Editor: Eugene Imas

Country News Digest Vol.4, Issue #6

Contributors: -Risa Chubinsky -Glyn Cozart -Joseph Gates -Thomas Hyde -Katharine Quinn-Judge

On Friday Azerbaijani Energy Minister Natig Aliyev met with members of the Caspian-European Club, where at a press conference he announced Azerbaijan’s intentions to increase energy production. Aliyev told media that a predicted 43 million tons of oil will be extracted from Azerbaijan in 2014, and production is intended to increase by 2020.


Country News Digest




The value of the Russian ruble against the eurodollar basket has fallen to historic lows this week, forcing Russia to cancel bond auctions for the third time this month. The ruble has fallen 6% against the euro-dollar basket (8% against the dollar) in 2014 alone, and is hovering near the upper limits of its target corridor. Should the ruble stray beyond the corridor, the central bank may need to intervene. Articles: RIA Novosti BusinessWeek

Georgian Defense Minister Irakli Alasania announced Thursday that his country had accepted a proposal to join the EU military operation in the Central African Republic. Georgia will send a company-sized unit to the six-month mission, which was established by an EU resolution on February 10 and is due to begin in May. The Ministry’s decision is subject to approval from parliament. Georgia is currently the fifthlargest contributor to ISAF’s mission in Afghanistan.




Anywhere from 70-100 people were killed in Kyiv protests on Thursday alone, according to leaders of Ukraine’s opposition. The government puts Thursday’s death toll at 39. The EU and US announced sanctions on the Yanukovich regime late on Thursday; on Friday Yanukovich signed a deal with opposition leaders to hold early presidential elections before the end of the year, and parliament voted to release jailed opposition leader Yulia Timoshenko.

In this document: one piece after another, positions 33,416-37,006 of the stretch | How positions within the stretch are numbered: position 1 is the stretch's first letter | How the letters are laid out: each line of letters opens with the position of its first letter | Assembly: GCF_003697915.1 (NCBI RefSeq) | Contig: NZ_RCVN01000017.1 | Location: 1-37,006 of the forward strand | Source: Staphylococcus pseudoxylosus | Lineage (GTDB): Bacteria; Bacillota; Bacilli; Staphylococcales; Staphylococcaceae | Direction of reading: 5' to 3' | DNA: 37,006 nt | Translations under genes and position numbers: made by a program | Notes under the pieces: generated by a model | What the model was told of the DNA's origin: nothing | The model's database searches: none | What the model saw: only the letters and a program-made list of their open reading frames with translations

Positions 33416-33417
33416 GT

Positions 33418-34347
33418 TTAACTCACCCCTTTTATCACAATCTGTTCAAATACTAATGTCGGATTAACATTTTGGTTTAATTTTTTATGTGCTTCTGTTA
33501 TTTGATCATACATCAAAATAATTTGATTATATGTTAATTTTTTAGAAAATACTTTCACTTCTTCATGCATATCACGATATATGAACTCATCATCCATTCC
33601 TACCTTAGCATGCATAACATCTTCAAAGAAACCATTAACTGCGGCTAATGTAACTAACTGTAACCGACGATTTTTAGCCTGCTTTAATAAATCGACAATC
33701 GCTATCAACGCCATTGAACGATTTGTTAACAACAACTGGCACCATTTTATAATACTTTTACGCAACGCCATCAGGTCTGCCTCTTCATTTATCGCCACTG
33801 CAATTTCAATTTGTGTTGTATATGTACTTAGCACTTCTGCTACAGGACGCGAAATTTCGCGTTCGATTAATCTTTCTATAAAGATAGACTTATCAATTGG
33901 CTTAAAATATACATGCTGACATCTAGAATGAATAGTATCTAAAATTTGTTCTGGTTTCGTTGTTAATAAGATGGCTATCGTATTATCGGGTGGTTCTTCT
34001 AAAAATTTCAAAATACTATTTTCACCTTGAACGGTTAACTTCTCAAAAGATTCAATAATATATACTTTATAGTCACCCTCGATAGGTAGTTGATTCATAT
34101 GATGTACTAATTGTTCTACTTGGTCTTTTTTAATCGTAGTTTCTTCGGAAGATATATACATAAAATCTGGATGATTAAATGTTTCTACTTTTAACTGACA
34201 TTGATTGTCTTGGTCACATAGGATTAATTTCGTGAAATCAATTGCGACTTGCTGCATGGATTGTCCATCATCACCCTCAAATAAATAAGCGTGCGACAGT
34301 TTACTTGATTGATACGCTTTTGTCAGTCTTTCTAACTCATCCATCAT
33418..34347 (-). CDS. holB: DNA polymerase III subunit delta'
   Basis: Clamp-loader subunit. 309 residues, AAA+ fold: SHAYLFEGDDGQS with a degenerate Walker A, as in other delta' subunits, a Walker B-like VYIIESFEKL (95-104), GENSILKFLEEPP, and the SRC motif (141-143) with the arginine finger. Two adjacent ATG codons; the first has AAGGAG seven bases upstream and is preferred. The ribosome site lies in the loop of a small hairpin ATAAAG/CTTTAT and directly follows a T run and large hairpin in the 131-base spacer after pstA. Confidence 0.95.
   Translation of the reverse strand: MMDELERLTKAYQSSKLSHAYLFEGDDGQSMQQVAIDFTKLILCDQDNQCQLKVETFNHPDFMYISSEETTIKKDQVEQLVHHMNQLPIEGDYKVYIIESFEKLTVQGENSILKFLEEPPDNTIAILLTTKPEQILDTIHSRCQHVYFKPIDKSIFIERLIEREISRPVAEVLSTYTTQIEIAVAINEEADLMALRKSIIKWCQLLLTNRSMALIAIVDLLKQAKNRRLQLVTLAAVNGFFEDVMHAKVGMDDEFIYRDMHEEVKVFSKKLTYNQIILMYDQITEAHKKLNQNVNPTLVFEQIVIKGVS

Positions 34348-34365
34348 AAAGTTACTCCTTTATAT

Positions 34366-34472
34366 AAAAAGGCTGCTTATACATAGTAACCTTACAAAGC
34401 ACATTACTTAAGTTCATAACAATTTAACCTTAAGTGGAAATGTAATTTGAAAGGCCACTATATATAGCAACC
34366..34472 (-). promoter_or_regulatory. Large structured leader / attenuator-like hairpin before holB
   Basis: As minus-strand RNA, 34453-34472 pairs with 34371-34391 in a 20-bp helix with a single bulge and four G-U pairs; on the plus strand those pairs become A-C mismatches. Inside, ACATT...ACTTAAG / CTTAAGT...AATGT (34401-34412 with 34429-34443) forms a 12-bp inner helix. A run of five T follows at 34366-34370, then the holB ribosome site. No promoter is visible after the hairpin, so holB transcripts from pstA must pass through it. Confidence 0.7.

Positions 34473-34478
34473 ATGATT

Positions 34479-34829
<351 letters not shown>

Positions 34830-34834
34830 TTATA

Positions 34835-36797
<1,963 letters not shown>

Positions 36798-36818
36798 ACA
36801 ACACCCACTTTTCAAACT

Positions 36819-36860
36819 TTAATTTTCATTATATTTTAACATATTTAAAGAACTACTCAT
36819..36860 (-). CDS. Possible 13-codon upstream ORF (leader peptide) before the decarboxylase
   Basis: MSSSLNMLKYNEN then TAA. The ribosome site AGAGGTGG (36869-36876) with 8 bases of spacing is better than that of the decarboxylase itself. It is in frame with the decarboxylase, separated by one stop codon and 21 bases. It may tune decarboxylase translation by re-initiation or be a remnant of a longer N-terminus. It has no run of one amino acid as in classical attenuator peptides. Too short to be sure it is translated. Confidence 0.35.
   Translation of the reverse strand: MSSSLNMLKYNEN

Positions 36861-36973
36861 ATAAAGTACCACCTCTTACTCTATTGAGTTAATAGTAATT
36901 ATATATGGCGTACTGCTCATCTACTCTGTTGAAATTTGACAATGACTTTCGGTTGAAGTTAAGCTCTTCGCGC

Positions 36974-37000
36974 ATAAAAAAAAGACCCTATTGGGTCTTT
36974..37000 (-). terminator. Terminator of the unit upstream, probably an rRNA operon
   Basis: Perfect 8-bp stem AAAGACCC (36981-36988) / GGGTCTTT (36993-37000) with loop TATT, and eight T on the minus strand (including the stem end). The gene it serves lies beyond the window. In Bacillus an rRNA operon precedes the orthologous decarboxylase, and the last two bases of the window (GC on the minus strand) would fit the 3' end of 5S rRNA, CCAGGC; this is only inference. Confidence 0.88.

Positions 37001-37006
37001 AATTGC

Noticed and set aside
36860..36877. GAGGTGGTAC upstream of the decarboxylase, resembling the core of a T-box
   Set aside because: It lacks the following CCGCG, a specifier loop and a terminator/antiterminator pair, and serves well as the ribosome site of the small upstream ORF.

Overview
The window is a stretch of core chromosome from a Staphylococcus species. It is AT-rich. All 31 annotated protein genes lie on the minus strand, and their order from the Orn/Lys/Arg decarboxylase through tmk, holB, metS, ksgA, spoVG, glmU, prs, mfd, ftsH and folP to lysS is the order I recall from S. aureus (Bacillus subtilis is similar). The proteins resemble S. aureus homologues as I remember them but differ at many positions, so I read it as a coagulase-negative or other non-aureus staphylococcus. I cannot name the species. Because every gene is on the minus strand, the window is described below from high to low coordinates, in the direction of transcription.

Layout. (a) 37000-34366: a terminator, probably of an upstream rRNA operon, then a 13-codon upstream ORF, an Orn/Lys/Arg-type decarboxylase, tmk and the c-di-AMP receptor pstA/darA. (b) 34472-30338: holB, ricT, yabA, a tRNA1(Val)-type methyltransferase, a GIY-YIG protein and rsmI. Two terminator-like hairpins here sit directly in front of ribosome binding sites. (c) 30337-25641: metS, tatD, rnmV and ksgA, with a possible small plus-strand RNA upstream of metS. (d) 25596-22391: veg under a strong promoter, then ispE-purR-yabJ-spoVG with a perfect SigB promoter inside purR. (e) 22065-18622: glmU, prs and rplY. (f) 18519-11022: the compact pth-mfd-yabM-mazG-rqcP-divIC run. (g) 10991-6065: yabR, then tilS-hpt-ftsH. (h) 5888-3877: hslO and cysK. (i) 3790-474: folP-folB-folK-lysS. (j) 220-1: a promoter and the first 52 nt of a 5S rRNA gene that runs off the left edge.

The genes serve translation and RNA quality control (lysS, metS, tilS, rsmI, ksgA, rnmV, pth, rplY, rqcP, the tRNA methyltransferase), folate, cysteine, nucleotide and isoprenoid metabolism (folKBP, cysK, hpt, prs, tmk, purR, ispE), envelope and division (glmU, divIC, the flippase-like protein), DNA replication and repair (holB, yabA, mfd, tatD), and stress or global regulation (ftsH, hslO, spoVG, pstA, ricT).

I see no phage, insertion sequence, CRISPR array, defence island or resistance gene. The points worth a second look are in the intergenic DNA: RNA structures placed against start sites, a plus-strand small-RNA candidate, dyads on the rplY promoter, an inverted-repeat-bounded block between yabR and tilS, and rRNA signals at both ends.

New York Times

The Armenian government has stated that construction of the Southern Armenian Railway could begin as early as 2016. The rail is expected to cost $3.2 billion, and while Dubai-based investment company Rasia FZE is still looking for investors, Chinese banks have already pledged to fund 60% of the project. Eventually, the rail is expected to link Armenia and Iran.




The Belarusian minister of agriculture announced Thursday that the country’s 2013 milk production fell short of the previous year’s level by 20,000 tons, a decline he hoped to reverse through a campaign to raise the per-cow milk output by roughly 1,000-1,500 tons within the next two years. He also said he was happy to comply with a recent Russian request to investigate whether Belarus was flouting free trade principles by oversubsidizing domestic milk production.






This week the Parliament approved a controversial new law that will allow the Ministry of Justice more control over the HSYK, Turkey’s judicial system. The justice minister will be able to initiate disciplinary procedures against HSYK members and appoint members to all three chambers of the board. Detractors say that this new law violates the separation of powers and rule of law and gives the executive too much power over the judiciary. Hurriyet Daily News Articles: Today’s Zaman


Moldova’s Labor Ministry announced Wednesday that it would offer job placement services and requalification courses to former migrant laborers now banned from entering the Russian Federation. According to data made public by the Ministry on Tuesday, 21,000 Moldovans are prohibited from entering Russia due to alleged administrative violations. Moldova is heavily dependent on the roughly $1 billion it receives from labor remittances annually. Articles: Moldova.org All Moldova